Source: White on Rice Couple, originally from Good to the Grain



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  1. I’ve never made my own bread. But it looks amazing and sounds fairly simple to execute. Maybe I’ll have to follow your lead and stock my freezer with something other than homemade ice cream!

  2. Nikki, this oatmeal bread looks perfect! So soft, fluffy and perfect for morning toast. Your pictures are beautiful, too. Great job on this!

  3. Looks great! I’m like you and the past few months I’ve been making and storing bread in the freezer rather than buying it from the store. Even though my breads are far from perfected John (hubby) still likes them infinitely better than store bought. They are so much more flavorful and hearty. I will have to try this recipe as I’ve basically exhausted the recipes I currently have. BTW-I think your explanation about how to shape it into a loaf should have some pictures w/ it. I’ve always dumped the dough out after the first rising, patted it into a shape that will fit the pan and that’s it. I’m wondering if your method is why your finished loaf looks better than my finished loaves?

  4. This looks so delicious! I have been wanting a bread recipe that is an everyday kind of loaf. This looks perfect!

  5. I am planning on making this tomorrow! It looks amazing!

  6. I finally was able to make this bread recipe. DELICIOUS!! My loaf ended up being a little big, but otherwise, it was picture perfect. And it tasted as good as it looked! Thanks for the recipe!

  7. I made this for the second time yesterday and let me just say, this is definitely going to become a regular staple in our house!

    First, it tastes SO GOOD! I’m definitely not finding anything like this at the local grocery store.

    Second, over the last 2 years we’ve really changed the way we eat and eliminated nearly all processed foods from our diet. I really disliked picking up a loaf of bread every week at the store. I love that homemade bread not only tastes better, but has lots of wholesome ingredients, no fillers, or preservatives, or soy derivatives!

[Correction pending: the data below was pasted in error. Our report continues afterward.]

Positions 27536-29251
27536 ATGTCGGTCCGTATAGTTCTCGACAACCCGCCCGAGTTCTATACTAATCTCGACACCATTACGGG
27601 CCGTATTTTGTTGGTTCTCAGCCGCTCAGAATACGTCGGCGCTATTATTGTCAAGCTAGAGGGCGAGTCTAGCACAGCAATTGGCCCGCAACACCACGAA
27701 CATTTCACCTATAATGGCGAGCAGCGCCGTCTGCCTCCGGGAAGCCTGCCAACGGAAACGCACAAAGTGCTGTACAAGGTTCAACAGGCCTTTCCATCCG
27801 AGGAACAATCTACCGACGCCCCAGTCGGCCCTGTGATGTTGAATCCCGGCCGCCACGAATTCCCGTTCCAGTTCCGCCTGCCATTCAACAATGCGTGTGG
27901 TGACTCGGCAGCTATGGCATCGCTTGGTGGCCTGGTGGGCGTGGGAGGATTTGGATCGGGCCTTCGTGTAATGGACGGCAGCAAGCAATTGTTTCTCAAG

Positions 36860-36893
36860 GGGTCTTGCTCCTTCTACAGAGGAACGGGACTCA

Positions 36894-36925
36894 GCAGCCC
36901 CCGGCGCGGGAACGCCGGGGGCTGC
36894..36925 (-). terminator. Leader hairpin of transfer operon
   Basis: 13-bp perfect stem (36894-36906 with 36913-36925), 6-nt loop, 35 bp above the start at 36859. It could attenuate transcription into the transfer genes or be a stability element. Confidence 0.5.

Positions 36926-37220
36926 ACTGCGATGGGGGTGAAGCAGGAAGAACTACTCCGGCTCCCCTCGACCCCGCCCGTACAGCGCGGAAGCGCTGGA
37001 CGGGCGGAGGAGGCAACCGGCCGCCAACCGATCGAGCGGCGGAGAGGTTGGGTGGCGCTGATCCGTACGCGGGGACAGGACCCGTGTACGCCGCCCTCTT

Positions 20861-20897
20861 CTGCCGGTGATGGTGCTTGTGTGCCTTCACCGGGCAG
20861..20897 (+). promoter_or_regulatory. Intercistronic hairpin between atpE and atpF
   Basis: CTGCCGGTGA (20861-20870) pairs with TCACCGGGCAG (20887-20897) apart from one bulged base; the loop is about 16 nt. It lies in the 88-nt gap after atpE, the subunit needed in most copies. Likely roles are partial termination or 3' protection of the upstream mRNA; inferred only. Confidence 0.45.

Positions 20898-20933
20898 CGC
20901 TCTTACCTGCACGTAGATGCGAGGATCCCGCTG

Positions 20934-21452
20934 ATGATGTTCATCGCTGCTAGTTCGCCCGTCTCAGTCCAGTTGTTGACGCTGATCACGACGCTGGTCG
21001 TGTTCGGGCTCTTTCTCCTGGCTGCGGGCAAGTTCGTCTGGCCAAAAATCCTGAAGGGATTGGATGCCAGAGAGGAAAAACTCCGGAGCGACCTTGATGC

And third, this is so simple to throw together! I make it right in my KA as you suggest and the hands on time is extremely minimal. You just have to make sure you have enough time set aside to allow for the rising and baking time.

    And plus, is there really a better smell than fresh baking bread? I think not 🙂

    I get at least 16 slices out of this loaf and the pieces are HUGE meaning 1 slice will do ya whereas you need 2 slices from those dinky store-bought loaves. Because of this one loaf lasts us about 1 1/2-2 weeks. After the first day or two I just pop whatever is left into the freezer so it stays fresh. It tastes just as good when it thaws out, and to make toast I just pop a slice in the freezer still frozen and let it go through two toast cycles.

    Really love this recipe and super excited that you shared it with us all! Thank you!

    • Stephanie, Thanks for the feedback. I’m glad this has become a staple in your home. Great idea to freeze it while it’s still fresh! 🙂 Enjoy!

  8. Hey! Quick question. I made this a few weeks ago and the only thing I changed was subbed more honey for the molasses (didn’t have any) and it fell apart when I cut it into slices. Any ideas why? I didn’t wait for it to cool completely, it was still a little warm an hour after it came out of the oven when I sliced it, but I’m not sure that would cause it to break the slices. Delicious though!

    • Hi Rachel. I’m almost certain that the reason it fell apart is because you didn’t allow it to cool completely. Glad you liked it, but next time be patient, girl! 😉